As with all toddlers, Isa started with learning names of objects, and that was when my husband and I came to this junction: some Malay words are too complicated, compared to the English word for that particular object. We chose the easy way out – we use the English terms when they are easier for Isa to pronounce, but most often interchangeably with ones in Malay. In my mind, what was important at that point was for Isa to be able to communicate his needs. Note that his aunties in the crèche were encouraged by other parents explicitly to use English whenever possible,  so despite him not getting much of his English words from us, he gets them elsewhere; the familiarisation does happen simultaneously for both English and Arabic, another language we are keen to have our children master God willing. I noticed that reading story books helps a lot with Isa’s vocabulary, and since I found that there are not many good story books in Malay language for Isa’s age (by good I mean suitable for his age, with excellent, imaginative illustrations) I buy English books but make the effort to translate them into Malay whenever I am reading those books to Isa.

However, we noticed that after a while, Isa could understand both languages well, manifested by him often saying things like ‘Car untuk kereta’, i.e. ‘Car means kereta,’  and ‘cat samalah dengan kucing’ i.e. ‘cat is the same as kucing‘. Though this ‘direct translation’ and consciousness (perhaps) of the different languages the words are (babies have the ability to differentiate languages, by the way), are still limited to words and not sentences, I am totally in awe with human capacity to learn and pick up things.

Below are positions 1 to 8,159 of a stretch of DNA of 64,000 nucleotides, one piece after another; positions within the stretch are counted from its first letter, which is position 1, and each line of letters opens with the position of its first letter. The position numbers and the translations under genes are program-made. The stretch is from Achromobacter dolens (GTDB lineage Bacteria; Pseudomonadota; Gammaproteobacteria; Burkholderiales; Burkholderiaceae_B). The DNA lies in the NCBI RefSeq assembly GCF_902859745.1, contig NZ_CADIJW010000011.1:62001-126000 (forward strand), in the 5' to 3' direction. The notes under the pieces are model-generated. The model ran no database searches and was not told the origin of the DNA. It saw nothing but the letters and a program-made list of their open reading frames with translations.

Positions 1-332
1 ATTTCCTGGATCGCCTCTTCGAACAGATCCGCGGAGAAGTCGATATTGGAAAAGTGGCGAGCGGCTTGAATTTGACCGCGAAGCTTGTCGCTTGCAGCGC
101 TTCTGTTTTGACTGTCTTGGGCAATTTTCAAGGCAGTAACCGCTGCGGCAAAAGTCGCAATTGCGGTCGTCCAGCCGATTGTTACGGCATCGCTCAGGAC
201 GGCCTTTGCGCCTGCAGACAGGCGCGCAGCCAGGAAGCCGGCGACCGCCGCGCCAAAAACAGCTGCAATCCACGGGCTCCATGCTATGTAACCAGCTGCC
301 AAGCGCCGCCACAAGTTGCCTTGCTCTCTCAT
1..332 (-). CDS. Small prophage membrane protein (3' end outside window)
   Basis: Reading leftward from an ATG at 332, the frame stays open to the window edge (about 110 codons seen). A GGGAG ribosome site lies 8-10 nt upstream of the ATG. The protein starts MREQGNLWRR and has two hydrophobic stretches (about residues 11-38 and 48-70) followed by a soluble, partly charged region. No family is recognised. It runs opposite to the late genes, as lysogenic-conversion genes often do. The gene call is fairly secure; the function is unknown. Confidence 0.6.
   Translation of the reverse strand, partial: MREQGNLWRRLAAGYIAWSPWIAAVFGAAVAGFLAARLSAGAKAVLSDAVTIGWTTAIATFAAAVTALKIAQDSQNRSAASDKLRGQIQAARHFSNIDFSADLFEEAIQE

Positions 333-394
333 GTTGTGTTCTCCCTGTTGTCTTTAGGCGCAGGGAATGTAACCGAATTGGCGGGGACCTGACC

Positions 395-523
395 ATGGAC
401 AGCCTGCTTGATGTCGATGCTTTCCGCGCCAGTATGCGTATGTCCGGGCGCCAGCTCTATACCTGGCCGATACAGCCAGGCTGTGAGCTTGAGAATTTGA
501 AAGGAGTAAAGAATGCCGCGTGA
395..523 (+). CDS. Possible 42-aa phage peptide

For the time being, we focus on speaking in correct, though informal, sentences in Malay and being careful not to mix both languages up (rojak is truly ugly, if you ask me). Isa being much of a talker now as many have noticed, is very much assisted by the fact that he loves to repeat our sentences and always insists on having his words pronounced correctly as both of us parents did (I hope this won’t make him end up with OCD, or being an annoying perfectionist though). He is now able to construct more sophisticated sentences with the coming of everyday, incorporating useful conjunctions like ‘sambil’ (“Isa makan sambil main” i.e. Isa eats while playing) etc. Alhamdulillah.